In the coming months, Egypt has a date with a new constitutional crisis, and it should come as no surprise that the source of this crisis is the new Egyptian constitution, full as it is with ambiguities and flaws. The flaw this time is found in the text of Article 177 of the constitution which requires that draft laws for administering all types of elections (presidential, parliamentary, and local) must be presented to the Supreme Constitutional Court before they are issued in what is known as prior judicial review (i.e. prior to the law’s promulgation). The court will determine whether these articles are constitutional, and the SCC’s decisions in this regard are binding. Article 177 also states that these laws are not subject to any constitutional review by the SCC after they are promulgated.
The central goal of this newly created provision is to prevent the SCC from exercising judicial review over the election laws after they are promulgated. Thus the laws could not be ruled unconstitutional after they go into effect, which would avoid presidential, parliamentary or local elections being invalidated after the fact.
This article entered into force with amendments to the People’s Assembly law and Exercise of Political Rights law, which the SCC just this week declared to be unconstitutional on a number of grounds. There were wide ranging debates in the Shura Council regarding the SCC’s decision, but more important were the formal statements released by several officials. A statement issued by the Vice President of the Freedom and Justice Party and Majority Leader in the Shura Council was of particular significance. The statement said that the Shura Council, after making the amendments required by the SCC, would not re-submit the draft law for the court to review the constitutionality of the amendments, and that the law will be promulgated immediately thereafter. This policy adopted by the ruling party was confirmed yesterday when the draft laws were submitted, by the speaker of the Shura Council, to the president who issued a presidential decree setting the dates of the parliamentary elections.
On the other hand, another official statement by the Vice President of the SCC and the court’s official spokesman said that the court’s right to judicial review of the People’s Assembly and Exercise of Political Rights laws after they are issued remains intact if the initial decision is not adhered to. This means that the drafts must be presented a second time to the SCC after the Shura Council amends them so the court can confirm that the council brought the drafts fully into line with its ruling and to avoid any violation for the court’s decision.;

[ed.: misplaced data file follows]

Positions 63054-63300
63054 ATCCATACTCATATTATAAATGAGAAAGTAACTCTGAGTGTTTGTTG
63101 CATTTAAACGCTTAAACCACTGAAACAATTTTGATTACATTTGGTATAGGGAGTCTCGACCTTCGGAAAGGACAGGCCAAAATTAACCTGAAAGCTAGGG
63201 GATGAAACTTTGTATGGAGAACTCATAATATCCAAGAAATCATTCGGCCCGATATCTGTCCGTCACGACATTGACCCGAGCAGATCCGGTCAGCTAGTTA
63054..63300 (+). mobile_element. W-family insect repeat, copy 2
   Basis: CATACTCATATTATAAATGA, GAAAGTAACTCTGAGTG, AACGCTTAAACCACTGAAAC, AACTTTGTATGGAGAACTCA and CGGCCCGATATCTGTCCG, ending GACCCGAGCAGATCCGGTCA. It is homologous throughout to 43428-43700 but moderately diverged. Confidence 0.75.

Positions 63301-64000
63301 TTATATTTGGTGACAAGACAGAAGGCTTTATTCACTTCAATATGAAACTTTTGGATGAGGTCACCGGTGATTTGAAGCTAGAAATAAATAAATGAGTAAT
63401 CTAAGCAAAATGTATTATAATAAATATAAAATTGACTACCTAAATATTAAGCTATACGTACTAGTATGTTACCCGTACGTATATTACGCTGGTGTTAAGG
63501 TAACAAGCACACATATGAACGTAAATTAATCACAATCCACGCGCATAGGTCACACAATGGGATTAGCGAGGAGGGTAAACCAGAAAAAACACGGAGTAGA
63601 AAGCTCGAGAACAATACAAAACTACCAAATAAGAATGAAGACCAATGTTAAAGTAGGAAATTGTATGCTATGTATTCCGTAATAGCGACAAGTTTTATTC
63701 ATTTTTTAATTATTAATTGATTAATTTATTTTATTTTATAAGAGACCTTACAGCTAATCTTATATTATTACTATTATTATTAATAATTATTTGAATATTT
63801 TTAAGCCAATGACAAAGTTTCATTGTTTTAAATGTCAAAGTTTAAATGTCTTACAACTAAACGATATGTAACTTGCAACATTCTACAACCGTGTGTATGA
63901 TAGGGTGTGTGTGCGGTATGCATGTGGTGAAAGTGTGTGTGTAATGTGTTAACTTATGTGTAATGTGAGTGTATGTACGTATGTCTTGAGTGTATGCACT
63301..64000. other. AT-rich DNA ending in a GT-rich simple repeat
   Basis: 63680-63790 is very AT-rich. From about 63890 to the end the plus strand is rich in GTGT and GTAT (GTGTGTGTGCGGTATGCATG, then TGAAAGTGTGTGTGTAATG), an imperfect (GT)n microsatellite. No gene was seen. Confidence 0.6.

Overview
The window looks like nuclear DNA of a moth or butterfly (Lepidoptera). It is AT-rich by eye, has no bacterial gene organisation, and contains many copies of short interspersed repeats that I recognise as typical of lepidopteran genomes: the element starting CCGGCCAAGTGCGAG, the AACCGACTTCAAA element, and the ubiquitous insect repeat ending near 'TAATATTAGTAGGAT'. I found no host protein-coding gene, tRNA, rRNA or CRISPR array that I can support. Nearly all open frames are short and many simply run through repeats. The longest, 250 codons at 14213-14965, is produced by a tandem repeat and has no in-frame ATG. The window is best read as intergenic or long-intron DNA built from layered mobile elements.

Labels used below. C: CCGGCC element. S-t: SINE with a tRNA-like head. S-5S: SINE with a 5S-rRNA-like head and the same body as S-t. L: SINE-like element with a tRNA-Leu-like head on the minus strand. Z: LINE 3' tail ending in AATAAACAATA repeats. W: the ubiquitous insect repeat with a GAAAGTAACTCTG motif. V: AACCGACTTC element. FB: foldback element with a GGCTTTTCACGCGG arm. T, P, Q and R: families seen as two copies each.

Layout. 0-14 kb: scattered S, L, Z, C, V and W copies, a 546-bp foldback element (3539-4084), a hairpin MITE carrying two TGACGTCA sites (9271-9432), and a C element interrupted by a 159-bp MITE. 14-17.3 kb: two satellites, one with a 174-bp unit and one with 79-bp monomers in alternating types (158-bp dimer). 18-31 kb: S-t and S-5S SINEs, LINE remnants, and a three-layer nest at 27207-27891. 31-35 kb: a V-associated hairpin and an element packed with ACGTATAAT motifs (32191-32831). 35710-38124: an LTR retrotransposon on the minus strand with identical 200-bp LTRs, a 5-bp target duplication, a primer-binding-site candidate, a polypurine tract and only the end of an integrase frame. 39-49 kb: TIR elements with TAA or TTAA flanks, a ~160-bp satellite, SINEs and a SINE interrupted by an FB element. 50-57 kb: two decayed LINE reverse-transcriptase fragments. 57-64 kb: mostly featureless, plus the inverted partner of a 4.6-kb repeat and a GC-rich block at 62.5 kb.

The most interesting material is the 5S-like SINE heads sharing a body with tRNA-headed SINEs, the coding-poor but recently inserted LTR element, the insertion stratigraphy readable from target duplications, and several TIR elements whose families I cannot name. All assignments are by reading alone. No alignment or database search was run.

And so the heart of the crisis set to deepen in the coming months comes into view: the conducting of House of Representatives elections based on an unconstitutional law due to the Shura Council’s refusal to enact the SCC’s ruling in full. This would lead the SCC to exercise its right of subsequent judicial review after the new House of Representatives is seated, and to declare the House of Representatives Law unconstitutional, resulting in the invalidation of House elections, and the body’s illegitimacy. This scenario would clearly have catastrophic consequences.
The best way to avoid this crisis would be to resubmit the two draft laws to the SCC after the Shura Council makes the amendments required by the court. In this way, the law could be issued and the SCC would have exhausted its full authority of prior judicial review over the two draft laws. In my view, this is the correct interpretation of Article 177 of the new constitution and achieves the spirit of prior judicial review, removing it from the realm of formal (false) supervision or an advisory role.
As for the Article 177’s flaw, discussed at the beginning of the article, it is that the text is silent on the solution to the scenario we are facing, which manifests itself in two questions: is the Shura Council required to resubmit the draft law to the SCC after the execution of its first decision? And if the Shura Council does not resubmit the draft law to the court, is the court within its rights to practice subsequent judicial review after the law goes into effect? These critical questions that were left up to personal interpretation will turn into a significant political row that opens the door to a violent crisis, which we desperately need to avoid.
Yussef Auf is an Egyptian judge and 2012 Humphrey Fellow at American University’s Washington College of Law. He is currently pursuing a PhD in Constitutional Law and Political Systems at Cairo University.